Thanks to their decision to leave the EU, the UK may soon have to alter their tobacco warning labels which opens the door for repealing the disastrous TPD
Warning labels have been proven effective at helping a larger percentage of people understand the risk they incur when using a given product. For instance, the addition of warning labels on packs of cigarettes was vital in helping transition society toward a widespread understanding of their risks. Unfortunately, this doesn’t mean that warning labels are always the answer. Sometimes, like in the case of vaping, they have often made things more challenging for an otherwise valuable tool.
When the UK voted to leave the European Union in 2016, there was a lot of regulatory changes to process and alter. One of these changes concerned the warning labels currently in use on cigarette packages across the country. The end result being that the UK must now decide for themselves what type and how much information should be included on tobacco products. But what may have a much more significant impact on the vaping industry in the UK is the golden opportunity presented to repeal the highly unpopular Tobacco Products Directive (TPD).
Brexit And The TPD
The reason that any of this is happening is ultimately down to copyright law. The EU happens to own the copyright for the labels currently used on packs of cigarettes in the UK. With the so-called exit day is quickly approaching, many industries are making plans for immediately afterward. So while the UK is currently in talks, they’ve also made contingency plans in case they fall through. They’ve already made a preliminary deal with Australia to use their graphics and labels if there is no deal made. This particular issue has a more substantial impact on the tobacco industry, but many in the vaping industry see this as the perfect chance to repeal the unpopular Tobacco Products Directive.
The Tobacco Products Directive or TPD was instituted back in May of 2016 and aimed to limit the number of tobacco products advertised and sold on the market. The issue that many in the vaping community take with the TPD is how it equates vaping products with their much more harmful counterparts. Critics have pointed to dramatically slowed rates of switching from smoking to vaping since the TPD was implemented as proof it’s having a negative impact on public perception of vaping. In fact, it’s estimated that the number of yearly converts has dropped from 800,000 all the way down to 100,000.
The Evidence For Vaping
The TPD’s negative impact on vaping could be forgiven if it wasn’t so clear how much safer e-cigarettes are than smoking. We’ve known since late 2015 that vaping is at least 95% safer than smoking thanks to research published by Public Health England. Then last year we got substantial evidence indicating that vaping is the best smoking cessation tool we have, even more likely to help you quit than prescription drugs.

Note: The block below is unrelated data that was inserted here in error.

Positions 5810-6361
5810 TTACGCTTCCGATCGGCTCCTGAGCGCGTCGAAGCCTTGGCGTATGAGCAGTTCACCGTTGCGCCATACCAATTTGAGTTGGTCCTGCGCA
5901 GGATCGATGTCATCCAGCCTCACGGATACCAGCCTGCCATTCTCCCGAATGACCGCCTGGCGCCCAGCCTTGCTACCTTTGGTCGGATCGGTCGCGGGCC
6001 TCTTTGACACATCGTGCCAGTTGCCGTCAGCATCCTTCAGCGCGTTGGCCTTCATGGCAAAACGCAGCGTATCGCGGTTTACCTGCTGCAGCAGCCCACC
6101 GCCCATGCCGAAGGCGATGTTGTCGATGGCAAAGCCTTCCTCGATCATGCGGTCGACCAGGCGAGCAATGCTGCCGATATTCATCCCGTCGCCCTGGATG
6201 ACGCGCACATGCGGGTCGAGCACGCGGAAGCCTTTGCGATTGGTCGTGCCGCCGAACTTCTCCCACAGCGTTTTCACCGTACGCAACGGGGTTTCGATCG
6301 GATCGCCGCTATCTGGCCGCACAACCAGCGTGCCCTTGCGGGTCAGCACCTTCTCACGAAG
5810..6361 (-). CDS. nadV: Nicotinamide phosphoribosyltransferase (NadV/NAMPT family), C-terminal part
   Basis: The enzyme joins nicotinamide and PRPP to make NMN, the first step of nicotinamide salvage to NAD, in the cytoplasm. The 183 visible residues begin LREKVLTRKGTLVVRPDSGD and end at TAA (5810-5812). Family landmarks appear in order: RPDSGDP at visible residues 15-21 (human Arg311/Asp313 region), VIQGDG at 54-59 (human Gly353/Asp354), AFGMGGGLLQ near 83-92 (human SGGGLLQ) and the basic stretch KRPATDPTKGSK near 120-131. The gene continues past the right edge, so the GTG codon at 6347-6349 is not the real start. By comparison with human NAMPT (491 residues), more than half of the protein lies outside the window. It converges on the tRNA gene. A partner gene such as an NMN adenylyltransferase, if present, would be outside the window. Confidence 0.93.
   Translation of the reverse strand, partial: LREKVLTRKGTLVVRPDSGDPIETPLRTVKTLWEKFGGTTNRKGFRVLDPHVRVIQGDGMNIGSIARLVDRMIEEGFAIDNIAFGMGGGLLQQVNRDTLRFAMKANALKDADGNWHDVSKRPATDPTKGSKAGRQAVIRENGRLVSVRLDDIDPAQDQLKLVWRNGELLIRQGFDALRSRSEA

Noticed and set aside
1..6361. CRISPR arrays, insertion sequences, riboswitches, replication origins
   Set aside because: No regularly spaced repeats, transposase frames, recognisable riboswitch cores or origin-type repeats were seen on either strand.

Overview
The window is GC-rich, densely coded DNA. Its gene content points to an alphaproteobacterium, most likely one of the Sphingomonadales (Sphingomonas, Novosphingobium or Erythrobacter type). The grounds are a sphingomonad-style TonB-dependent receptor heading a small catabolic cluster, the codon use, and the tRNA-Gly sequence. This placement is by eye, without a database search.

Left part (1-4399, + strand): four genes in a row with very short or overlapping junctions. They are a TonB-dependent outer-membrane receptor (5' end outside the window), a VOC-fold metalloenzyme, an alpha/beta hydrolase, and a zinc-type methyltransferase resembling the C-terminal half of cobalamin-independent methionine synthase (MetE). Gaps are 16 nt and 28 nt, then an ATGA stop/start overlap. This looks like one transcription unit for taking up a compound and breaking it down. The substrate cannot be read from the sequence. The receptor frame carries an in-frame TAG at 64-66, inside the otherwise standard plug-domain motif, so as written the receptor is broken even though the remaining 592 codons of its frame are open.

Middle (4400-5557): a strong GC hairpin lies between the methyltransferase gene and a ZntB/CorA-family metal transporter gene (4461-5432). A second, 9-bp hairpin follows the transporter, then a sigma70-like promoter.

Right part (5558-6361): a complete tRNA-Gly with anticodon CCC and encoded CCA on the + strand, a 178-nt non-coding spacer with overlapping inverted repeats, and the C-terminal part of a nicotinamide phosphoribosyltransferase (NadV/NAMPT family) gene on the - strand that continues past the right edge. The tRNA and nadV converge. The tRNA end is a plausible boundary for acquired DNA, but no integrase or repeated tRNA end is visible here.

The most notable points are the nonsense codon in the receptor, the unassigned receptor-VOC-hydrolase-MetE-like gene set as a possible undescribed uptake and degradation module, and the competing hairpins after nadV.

As if that wasn’t enough to justify their value, we also have research which concludes vaping doesn’t lure non-smoking teens into a life of vaping as many parents and politicians would have you believe. A survey of over 60,000 students found that only between 0.1% and 0.5% of non-smoking teens ever even start vaping, let alone full-blown smoking. Topping things off, we also have clear evidence which proves second-hand vaping is nowhere near as long-lasting or dangerous as second-hand smoke. All of this research makes a solid case that vaping should be treated differently than smoking when it comes to regulations and warning labels.
The UK is the world leader in vaping rights, but even they have challenging fights to face. But this potential problem caused by Brexit may actually end up being a positive for the vaping industry if we can get the TPD repealed or significantly altered. The TPD has only made vaping look worse to the general public, while further blurring the lines between the risks of vaping and the risks of smoking. But if we can take advantage of this opportunity, it would be one less obstacle in the way of vaping reaching its full potential as a harm reduction and smoking cessation tool. If we genuinely want to live in a world that’s one day free from the smoking epidemic, we must be utilizing all of our best available tools, including vaping.
Do you think the vaping industry should take this opportunity to get the TPD repealed? Do you think doing so would have a significant impact on public perception? What’s the best way to spread positive information about vaping? Let us know what you think in the comments, and don’t forget to check back here or join our Facebook and Twitter communities for more news and articles.